India’s palm oil imports to jump on rising demand, lower prices
AGRA — India’s palm oil imports in 2022/23 could jump 9% from a year earlier on a rise in domestic consumption and as competitive prices allow the tropical oil to regain its share in the world’s biggest market, a Reuters survey showed on Wednesday.
The higher buying could help top producer Indonesia in bringing down ballooning inventories and support benchmark Malaysian palm oil prices, which have nearly halved from record highs earlier this year.
Palm oil imports in the new marketing year starting from Nov. 1 could rise to 8.4 million tonnes from 7.7 million tonnes this year, according to the average estimate of nine dealers and one industry official polled on the sidelines of the Globoil conference in Agra.
“Consumption will improve in the new year as prices have corrected and demand has also been rising with opening up of the economy,” B.V. Mehta, executive director of Solvent Extractors’ Association of India, said.
Indian demand weakened this year due to COVID lockdowns and record high edible oil prices, he said.
The country’s edible oil consumption could rise by 3.6% to 23 million tonnes next year, the survey showed.
The recent price correction in palm oil is prompting Indian refiners to increase imports, especially from Indonesia, which has been trying to bring down the stocks, Nirav Desai, partner at trading firm G.G. Patel & Nikhil Research Company.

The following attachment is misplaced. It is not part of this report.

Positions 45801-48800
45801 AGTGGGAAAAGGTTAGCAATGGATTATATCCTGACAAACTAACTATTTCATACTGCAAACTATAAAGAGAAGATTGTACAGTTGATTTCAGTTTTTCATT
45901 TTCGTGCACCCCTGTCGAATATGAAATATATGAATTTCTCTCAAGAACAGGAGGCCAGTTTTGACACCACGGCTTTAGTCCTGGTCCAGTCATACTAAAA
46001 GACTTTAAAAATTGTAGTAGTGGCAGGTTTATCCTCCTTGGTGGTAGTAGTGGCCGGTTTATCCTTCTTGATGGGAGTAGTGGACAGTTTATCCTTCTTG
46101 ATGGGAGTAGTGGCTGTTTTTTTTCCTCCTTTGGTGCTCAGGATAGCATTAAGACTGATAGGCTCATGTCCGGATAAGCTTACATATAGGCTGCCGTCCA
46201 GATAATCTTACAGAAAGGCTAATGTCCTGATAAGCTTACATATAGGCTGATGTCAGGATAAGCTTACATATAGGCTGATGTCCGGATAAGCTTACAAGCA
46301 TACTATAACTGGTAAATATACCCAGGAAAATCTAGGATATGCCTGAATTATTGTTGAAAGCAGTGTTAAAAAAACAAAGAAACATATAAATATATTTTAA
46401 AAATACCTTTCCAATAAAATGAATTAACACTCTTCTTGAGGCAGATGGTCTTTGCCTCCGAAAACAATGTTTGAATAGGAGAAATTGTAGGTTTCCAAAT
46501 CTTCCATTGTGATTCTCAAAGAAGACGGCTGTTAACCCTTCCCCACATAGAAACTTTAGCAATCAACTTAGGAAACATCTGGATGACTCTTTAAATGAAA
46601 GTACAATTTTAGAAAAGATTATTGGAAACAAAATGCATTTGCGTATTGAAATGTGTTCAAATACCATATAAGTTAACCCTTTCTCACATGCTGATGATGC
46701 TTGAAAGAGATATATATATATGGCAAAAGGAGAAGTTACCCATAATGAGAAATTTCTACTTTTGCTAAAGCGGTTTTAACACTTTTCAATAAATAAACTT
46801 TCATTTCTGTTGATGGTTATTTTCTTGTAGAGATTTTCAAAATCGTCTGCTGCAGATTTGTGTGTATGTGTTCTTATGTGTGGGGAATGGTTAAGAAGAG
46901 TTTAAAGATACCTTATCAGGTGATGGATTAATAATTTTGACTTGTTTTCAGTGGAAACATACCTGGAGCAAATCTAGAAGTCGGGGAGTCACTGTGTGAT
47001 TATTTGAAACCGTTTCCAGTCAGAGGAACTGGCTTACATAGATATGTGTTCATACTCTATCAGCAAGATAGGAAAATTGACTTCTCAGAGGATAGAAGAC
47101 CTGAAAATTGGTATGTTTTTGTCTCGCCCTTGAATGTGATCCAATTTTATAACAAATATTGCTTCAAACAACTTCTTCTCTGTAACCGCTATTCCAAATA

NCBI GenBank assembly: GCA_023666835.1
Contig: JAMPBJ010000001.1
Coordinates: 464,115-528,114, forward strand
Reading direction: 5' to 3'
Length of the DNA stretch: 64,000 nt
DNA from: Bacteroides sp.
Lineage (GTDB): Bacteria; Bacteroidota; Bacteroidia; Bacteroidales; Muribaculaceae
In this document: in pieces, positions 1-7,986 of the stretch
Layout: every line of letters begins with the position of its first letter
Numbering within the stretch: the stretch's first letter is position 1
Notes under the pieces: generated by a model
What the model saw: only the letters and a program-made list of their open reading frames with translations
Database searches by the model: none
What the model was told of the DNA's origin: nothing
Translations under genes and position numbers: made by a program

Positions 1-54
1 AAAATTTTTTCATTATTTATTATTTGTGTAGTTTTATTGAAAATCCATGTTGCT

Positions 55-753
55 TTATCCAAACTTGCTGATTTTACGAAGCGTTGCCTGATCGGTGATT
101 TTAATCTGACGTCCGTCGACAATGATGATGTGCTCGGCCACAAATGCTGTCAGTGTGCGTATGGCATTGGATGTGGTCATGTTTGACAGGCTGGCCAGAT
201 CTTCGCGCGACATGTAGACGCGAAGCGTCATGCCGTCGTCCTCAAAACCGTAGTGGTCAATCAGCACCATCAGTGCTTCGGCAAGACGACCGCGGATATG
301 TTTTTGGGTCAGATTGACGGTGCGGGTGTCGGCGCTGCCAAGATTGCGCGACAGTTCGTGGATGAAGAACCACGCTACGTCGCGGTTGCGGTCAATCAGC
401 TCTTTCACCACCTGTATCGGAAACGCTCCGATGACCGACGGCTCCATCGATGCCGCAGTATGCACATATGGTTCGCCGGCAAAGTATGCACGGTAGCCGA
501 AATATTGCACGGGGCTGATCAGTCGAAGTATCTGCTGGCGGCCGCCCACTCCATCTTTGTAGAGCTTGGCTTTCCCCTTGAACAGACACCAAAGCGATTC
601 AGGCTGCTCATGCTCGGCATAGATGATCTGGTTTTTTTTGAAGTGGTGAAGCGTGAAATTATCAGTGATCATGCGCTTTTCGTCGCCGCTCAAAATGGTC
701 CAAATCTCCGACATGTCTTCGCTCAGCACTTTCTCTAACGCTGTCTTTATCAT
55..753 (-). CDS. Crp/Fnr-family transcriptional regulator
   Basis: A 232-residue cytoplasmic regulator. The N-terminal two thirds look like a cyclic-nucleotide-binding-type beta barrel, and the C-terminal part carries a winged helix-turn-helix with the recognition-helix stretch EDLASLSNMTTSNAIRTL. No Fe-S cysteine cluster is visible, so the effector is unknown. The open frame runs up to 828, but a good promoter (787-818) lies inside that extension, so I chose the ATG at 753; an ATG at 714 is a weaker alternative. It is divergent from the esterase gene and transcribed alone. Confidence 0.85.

In the last quarter of the current marketing year vegetable oil imports are set to jump, which would allow the country to start the next season with opening stock of 2.55 million tonnes, up from 1.7 million tonnes a year ago, he said.
India buys palm oil from Indonesia and Malaysia, with its soyoil mainly imported from Argentina and Brazil. It purchases sunflower oil from Ukraine and Russia.
Higher palm oil imports would lift India’s total edible oil imports to 14.1 million tonnes in 2022/23 from 13.8 million tonnes, the survey showed.
India’s sunflower oil imports, which were disrupted by Russia’s invasion of Ukraine, could rise 15% to 2.5 million tonnes in the new season as shipments have resumed from the Black Sea region, dealers said.
Soyoil imports, which are set to jump to a record 4.1 million tonnes in the current year, could fall to 3.5 million tonnes in the new season.
“Indonesia’s export restrictions allowed soyoil to gain market share. But now palm oil availability is not an issue. Prices are also lower. So palm will regain some lost share,” said a New Delhi-based dealer with a global trading firm.
India’s local edible oil supplies are likely to remain largely steady as a rise in supplies of soybean and rapeseed could be offset by a drop in production of rice bran and ground nut oil, they said. (Reporting by Rajendra Jadhav, Editing by Louise Heavens)